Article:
Jenna Butler’s essay “Translating the Woods: Life in the Northern Canadian Boreal” is part of the special international section “Place & Space in Canada” in Issue 74 of the Bellingham Review, which will be available mid-April 2017. Subscribe or purchase a single issue through our Submittable page here.
What would you like to share with our readers about the work you contributed to the Bellingham Review?
My personal essay for the Bellingham Review delves deeper into an issue I’ve been thinking and writing about for some time: the changing face of the boreal forest in northern Alberta. With the impacts of climate change becoming more and more noticeable in the earlier and longer fire seasons each year, and with the 1,500,000-acre Fort McMurray fire in May of 2016 driving home just how vulnerable this changing ecosystem is becoming, my essay focuses on lessons learned from the boreal landscape during the creation of the off-grid organic farm in northern Alberta that I call home. Working with this rapidly changing, and soon to be threatened, boreal locale, my husband and I have striven to create a diversified human-powered farm that looks to the untouched land outside the fence of our market garden to inform our growing and planting practices.
Is there a Canadian aesthetic to writing about place and space? What impact does that have on your writing?
I think we absolutely consider place and space in much of our writing (though this preoccupation has also been used to sideline Canadian writing as always about “the weather” or “the land”). In Alberta, the place I call home, the deep cold of our winters often turns us to consider the landscape because the land informs our day-to-day survival, especially if you live life off the power grid, as I do for much of the year. In this case, considering place and space is as much about function as it is aesthetic.
I also wonder if the Canadian aesthetic consideration of place and space is the result of being a blended country with a number of influences at work: Aboriginal narratives of land, culture, and belonging; settler narratives of displacement, change, and rooting; and recent influxes of immigrants and refugees, whose narratives often take the form of stories about lands and homes lost, left behind, and the necessity of new groundings.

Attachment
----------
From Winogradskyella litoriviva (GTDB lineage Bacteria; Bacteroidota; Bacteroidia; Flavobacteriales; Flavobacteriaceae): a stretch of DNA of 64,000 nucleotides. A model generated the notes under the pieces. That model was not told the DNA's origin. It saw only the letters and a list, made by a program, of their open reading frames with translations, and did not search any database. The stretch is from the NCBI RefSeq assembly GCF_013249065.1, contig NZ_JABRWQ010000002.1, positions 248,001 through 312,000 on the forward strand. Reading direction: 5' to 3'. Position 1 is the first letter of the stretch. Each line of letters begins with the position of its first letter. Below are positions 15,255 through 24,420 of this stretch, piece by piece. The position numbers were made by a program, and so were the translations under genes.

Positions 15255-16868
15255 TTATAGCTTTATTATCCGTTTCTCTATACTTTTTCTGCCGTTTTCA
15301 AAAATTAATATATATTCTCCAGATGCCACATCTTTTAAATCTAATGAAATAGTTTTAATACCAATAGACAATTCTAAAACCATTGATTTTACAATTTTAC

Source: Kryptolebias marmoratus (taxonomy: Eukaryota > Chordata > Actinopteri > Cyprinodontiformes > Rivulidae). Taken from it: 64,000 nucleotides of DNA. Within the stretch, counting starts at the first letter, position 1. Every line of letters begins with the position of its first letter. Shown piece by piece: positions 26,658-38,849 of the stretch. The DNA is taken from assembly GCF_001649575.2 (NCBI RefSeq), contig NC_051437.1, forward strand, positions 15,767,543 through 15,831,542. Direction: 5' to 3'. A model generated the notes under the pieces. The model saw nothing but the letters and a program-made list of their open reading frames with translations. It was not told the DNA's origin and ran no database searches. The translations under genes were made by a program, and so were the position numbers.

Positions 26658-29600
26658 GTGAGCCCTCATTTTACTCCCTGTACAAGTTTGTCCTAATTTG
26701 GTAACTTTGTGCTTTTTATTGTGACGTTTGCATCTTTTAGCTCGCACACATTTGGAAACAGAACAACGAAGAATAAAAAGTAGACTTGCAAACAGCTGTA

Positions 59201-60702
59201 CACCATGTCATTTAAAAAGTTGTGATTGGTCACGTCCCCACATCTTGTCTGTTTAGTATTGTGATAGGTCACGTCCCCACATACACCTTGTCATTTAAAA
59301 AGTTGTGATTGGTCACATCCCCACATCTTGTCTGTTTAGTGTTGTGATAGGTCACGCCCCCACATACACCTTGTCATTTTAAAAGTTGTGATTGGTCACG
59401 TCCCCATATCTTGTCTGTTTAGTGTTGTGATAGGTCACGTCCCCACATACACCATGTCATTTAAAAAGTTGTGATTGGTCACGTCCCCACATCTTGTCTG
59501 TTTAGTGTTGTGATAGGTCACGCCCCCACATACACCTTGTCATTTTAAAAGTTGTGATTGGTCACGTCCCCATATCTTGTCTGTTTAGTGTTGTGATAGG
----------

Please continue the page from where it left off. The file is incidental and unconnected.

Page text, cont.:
Tell us about your writing life.
I have been writing professionally for over two decades, and the land is a major part of the reason I’ve kept writing. Working with and living on the land proves endlessly engrossing, especially in light of climate change narratives I experience daily as a small-scale farmer. While I work on the land, I also teach about environmental literature, and I research and write within the field of ecocriticism. The land draws these three threads of my life into alignment.
At its essence, all of my work comes back to considering landscape and home, but the genre I employ is in constant flux, from poetry to fiction, memoir to academic essays. This, too, helps to keep me engaged.
Which non-writing aspect(s) of your life most influences your writing?
The land in northern Alberta that I am grateful to call home, and all the layers of story that it holds.
What writing advice has stayed with you?
Denise Riley: “Who I am is nothing to the work.” When we talk about land, we need to stay open, to realize that there are many stories of belonging on a plot of ground. We tend to want to talk about our own experience, but our tale of belonging is often just one of many; the concept of home is layered, complex. Although I often write personal essays rooted in the land my husband and I call home, I’m also very aware of the strata underwriting our narrative there. I’m learning to be open to story, to listen to those various histories from willing tellers.
Today, right now? Joy Harjo’s brilliant poetry collection She Had Some Horses.
What are you reading right now?
It’s nearly spring, so I’m reading according to my yearly cycle of texts that shift the season for me. Lorine Niedecker. Wendell Berry. Di Brandt. Louise Bernice Halfe (Sky Dancer).
What project are you working on now?
I’m currently finishing a travelogue connecting the Norwegian Arctic, where I lived over the summer solstice a few years ago, with the northern Canadian boreal in terms of environmental damage. And I’m partway into a book of essays about women, beekeeping, and international community-building.
Anything else our readers might want to know about you?
When I’m not teaching, you can find me out at our off-grid farm in the woods, where I grow and preserve most of our food for the year and practice martial arts. As my students like to tell me, I’m ready for the zombie apocalypse…
Where can our readers connect with you online?
JENNA BUTLER is the author of three award-winning books of poetry, Seldom Seen Road, Wells, and Aphelion, and a recent collection of ecological essays, A Profession of Hope: Farming on the Edge the of Grizzly Trail. Her upcoming books include Magnetic North, a travelogue linking the Norwegian Arctic and the northern Canadian boreal, and Revery: A Year of Bees, essays about women, beekeeping, and international community-building.
Butler’s research into endangered environments has taken her from America’s Deep South to Ireland’s Ring of Kerry, and from volcanic Tenerife to the Arctic Circle onboard an ice-class masted sailing vessel, exploring the ways in which we impact the landscapes we call home. A professor of creative writing and ecocriticism at Red Deer College in Canada, Butler lives with three resident moose and a den of coyotes on an off-grid organic farm in Alberta’s North Country.